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What state politicians are doing to try to fix the world of healthcare
Geoff Duncan.jpg
Republican lieutenant governor Geoff Duncan waves to supporters after voting on Tuesday, Nov. 6, 2018, at the Windermere precinct. - photo by Bradley Wiseman

Understanding medical costs upfront was a common theme in health care public hearings held by the state this fall — and one that may play out as an issue in 2020 under the gold dome.

“I think the cream that rose to the top is identifying opportunities to develop a price transparency model in the state of Georgia,” Lt. Gov. Geoff Duncan’s told DCN regional staff in an interview last month, speaking of the Task Force on Healthcare Access and Cost meetings.

“Any other industry that operated like this would be shut down.”

Basically, “if you go to have a medical procedure done, you have no idea how much that’s going to cost until you get home and wait a few weeks to go to the mailbox,” Duncan said.

Patients “want to have the highest quality and the lowest price,” he said. “With modern-day technology, we should be able to empower every single patient in the state — if they want to — to be able to make decisions based on those two parameters.”

The task force hearings may trigger legislation in the 2020 General Assembly starting in January, Duncan said.

And then there are pending Georgia waiver requests addressing health insurance access and Medicaid changes.

To fulfill the Patients First Act passed by the legislature this year, Gov. Brian Kemp is proposing that uninsured adults in Georgia who make no more than the federal poverty level would qualify for Medicaid assistance if they spent at least 80 hours a month working, volunteering, training or studying. They would also have to pay monthly premiums.

The federal poverty level is just under $12,500 for an individual.

Georgia is one of 14 states that have not fully expanded Medicaid under the Affordable Care Act. Kemp’s office has said full expansion would cost Georgia taxpayers more than $1.5 billion in the first five years.

The state plans to seek a 90% match from the federal government for its more limited expansion. That would make the cost to Georgia $10 million in the program’s first year; otherwise, it would be $36 million.

The governor’s office projects this expansion will cover more than 52,000 people in its fifth year.

Supporters of a full Medicaid expansion have estimated that would cover roughly 500,000 Georgians.

The health insurance request — referred to as Georgia Access — is for a waiver under the Affordable Care Act, which would allow residents seeking insurance through the ACA marketplace to opt out of the federal portal and instead use brokers or buy directly from insurance providers.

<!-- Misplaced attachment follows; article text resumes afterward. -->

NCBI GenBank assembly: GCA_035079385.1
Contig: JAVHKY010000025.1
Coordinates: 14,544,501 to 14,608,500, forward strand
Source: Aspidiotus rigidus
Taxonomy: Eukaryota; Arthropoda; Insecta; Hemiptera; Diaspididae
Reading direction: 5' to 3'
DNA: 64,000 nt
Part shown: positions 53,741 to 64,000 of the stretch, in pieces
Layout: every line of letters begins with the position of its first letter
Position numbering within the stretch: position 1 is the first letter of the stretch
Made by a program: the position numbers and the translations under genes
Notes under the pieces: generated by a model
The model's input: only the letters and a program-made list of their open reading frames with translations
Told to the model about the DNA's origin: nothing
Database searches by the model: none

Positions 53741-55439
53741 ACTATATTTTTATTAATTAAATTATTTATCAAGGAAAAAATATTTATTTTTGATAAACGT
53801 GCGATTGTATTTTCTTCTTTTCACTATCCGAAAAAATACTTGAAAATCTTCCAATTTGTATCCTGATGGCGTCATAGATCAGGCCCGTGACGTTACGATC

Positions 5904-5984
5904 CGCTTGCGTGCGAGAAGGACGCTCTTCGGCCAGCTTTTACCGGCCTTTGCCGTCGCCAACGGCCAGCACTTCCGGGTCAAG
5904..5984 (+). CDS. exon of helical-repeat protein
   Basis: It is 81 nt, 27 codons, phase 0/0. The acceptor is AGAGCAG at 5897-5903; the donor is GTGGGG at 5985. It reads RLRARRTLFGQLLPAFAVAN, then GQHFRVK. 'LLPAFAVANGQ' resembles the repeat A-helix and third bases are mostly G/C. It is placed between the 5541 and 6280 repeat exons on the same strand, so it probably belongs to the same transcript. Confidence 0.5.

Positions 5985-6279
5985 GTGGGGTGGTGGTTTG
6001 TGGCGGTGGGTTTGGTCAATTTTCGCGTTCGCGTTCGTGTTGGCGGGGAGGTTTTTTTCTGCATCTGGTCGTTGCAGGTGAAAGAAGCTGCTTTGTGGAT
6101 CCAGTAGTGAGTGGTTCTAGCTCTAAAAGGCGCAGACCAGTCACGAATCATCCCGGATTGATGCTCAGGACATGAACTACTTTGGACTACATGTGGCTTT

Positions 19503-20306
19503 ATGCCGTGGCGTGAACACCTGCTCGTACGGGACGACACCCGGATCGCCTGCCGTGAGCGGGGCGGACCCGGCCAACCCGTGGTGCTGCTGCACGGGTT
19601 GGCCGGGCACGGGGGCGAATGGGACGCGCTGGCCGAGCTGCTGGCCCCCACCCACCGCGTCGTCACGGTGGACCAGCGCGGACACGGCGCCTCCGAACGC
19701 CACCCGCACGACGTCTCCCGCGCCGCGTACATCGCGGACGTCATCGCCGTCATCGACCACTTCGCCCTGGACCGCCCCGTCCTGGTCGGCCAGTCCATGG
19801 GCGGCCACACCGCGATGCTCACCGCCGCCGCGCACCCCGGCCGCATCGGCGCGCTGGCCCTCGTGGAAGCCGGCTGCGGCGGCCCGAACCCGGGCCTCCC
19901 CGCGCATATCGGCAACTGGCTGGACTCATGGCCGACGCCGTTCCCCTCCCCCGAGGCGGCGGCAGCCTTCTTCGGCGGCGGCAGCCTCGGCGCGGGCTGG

Public comments, which were allowed until Dec. 3, were provided to the state’s Board of Community Health.

And they have varied from support to staunch opposition.

Speaking in support at a Nov. 19 public hearing in Gainesville, Deb Bailey, executive director of governmental affairs for the Northeast Georgia Health System, said, “We are grateful the state recognizes too many of its working, low-income citizens do not have access to or are unable to afford health care coverage.”

Heather Breeden, representing the National Multiple Sclerosis Society, is concerned about the work requirements excluding some people with MS from benefiting from the plans. The application “includes so many barriers to coverage that we know that only a small fraction of uninsured, low-income individuals living with MS will gain coverage,” she said.

Duncan’s task force, meanwhile, is aiming to “pinpoint improvements that can be made to tackle the cost and access burdens to health care across Georgia,” Duncan said.

The task force looked at price transparency, data and technology use and employer opportunities.

“We have one final executive session with our task force … to gather opinions of the group,” Duncan said. “We believe that will generate some meaningful legislation.”

One key issue is “balance billing” or “surprise billing,” when patients get a bill from a provider who turns out to be out of network with their insurance company — such as one who performed part of a procedure at a hospital.

Emergency department doctors, anesthesiologists, radiologists and pathologists negotiate their own contracts with the health system, so a patient’s insurance plan might not be one they accept.

Legislation concerning the issue “is something we need to come to fruition,” said state Rep. Lee Hawkins, R-Gainesville, during a legislative preview breakfast, Eggs & Issues, held Thursday, Dec. 12, by the Greater Hall Chamber of Commerce. “Surprise billing is really something that’s hurting our population.”

He added: “This in-network, out-of-network is a changing landscape.”

State Rep. Emory Dunahoo, R-Gainesville, “I just think (billing) should be a lot more simple than it is. I look forward to the transparency — coming to that goal.”

Hawkins said he’s also considering legislation concerning prescription drug costs.

“Being a dentist for 40 years, I’ve been very involved in health care, dental and medical, and too often I hear (that people) cannot afford their prescriptions,” he said.

Specifically, Hawkins would like to see “more price transparency in drug costs … and I’m very committed to help our hometown pharmacies survive the economic challenges they have.”